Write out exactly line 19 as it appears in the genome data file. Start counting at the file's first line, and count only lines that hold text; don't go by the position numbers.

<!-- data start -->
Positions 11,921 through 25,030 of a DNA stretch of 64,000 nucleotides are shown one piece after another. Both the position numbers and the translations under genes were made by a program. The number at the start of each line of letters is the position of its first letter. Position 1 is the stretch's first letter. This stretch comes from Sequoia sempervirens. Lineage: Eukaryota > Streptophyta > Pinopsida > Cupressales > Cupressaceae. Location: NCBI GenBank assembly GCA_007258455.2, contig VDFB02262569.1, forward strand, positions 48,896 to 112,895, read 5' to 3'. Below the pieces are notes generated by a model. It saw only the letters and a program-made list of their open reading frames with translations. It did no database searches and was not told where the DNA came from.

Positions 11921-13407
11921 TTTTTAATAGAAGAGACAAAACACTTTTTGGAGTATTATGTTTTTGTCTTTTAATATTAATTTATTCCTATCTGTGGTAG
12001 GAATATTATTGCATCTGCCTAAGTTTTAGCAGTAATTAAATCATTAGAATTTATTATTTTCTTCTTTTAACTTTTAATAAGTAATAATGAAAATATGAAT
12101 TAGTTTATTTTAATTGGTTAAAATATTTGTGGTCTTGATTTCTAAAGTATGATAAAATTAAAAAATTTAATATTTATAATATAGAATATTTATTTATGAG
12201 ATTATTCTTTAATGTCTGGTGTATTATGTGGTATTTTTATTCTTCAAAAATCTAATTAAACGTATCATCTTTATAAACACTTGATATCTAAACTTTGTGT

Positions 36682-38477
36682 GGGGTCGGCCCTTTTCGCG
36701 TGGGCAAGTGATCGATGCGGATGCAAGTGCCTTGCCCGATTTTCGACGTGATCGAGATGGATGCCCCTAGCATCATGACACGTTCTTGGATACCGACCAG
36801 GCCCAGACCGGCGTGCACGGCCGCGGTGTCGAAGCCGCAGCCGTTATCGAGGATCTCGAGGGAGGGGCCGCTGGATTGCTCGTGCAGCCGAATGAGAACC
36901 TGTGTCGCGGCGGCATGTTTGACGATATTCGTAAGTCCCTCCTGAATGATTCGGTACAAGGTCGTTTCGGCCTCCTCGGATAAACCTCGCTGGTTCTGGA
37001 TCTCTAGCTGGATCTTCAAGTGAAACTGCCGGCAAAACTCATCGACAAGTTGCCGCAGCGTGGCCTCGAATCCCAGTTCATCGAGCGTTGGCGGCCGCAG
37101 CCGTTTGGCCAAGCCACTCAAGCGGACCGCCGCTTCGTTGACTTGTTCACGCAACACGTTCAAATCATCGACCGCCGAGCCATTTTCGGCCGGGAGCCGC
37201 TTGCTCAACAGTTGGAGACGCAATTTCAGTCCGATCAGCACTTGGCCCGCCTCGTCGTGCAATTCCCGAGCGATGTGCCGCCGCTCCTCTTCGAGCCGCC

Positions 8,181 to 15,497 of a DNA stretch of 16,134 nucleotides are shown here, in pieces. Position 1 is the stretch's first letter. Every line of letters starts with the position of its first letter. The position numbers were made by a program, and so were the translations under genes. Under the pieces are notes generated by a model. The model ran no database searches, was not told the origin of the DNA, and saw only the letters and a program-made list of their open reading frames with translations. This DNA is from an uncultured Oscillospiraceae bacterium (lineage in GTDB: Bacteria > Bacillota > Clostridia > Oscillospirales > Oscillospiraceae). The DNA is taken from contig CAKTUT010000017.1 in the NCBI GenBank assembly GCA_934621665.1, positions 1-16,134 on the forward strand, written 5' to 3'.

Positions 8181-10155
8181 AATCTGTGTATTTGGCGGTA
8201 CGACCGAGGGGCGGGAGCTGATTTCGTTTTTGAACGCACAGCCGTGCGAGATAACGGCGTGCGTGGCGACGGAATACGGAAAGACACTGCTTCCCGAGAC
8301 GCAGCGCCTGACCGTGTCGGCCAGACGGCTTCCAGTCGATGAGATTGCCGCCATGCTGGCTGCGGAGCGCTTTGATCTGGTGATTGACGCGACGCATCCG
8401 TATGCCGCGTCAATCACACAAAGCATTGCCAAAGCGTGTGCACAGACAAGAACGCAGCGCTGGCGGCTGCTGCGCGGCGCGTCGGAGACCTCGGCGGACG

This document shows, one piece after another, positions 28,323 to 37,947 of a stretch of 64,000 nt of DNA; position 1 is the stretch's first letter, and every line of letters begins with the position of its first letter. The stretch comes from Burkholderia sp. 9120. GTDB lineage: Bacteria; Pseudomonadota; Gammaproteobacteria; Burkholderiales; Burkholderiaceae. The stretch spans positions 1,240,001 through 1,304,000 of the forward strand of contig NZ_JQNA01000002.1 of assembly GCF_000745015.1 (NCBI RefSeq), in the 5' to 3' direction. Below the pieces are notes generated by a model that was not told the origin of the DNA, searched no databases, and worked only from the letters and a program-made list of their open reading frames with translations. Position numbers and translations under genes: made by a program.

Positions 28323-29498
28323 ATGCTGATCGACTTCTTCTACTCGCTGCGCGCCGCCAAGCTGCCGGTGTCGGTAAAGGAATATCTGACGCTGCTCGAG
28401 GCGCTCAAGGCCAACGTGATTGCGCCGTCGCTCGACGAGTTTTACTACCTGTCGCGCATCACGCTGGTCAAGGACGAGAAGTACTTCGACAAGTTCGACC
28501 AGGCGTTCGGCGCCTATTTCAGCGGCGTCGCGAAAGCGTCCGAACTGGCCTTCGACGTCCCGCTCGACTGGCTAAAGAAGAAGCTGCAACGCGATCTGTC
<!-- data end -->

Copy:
8301 GCAGCGCCTGACCGTGTCGGCCAGACGGCTTCCAGTCGATGAGATTGCCGCCATGCTGGCTGCGGAGCGCTTTGATCTGGTGATTGACGCGACGCATCCG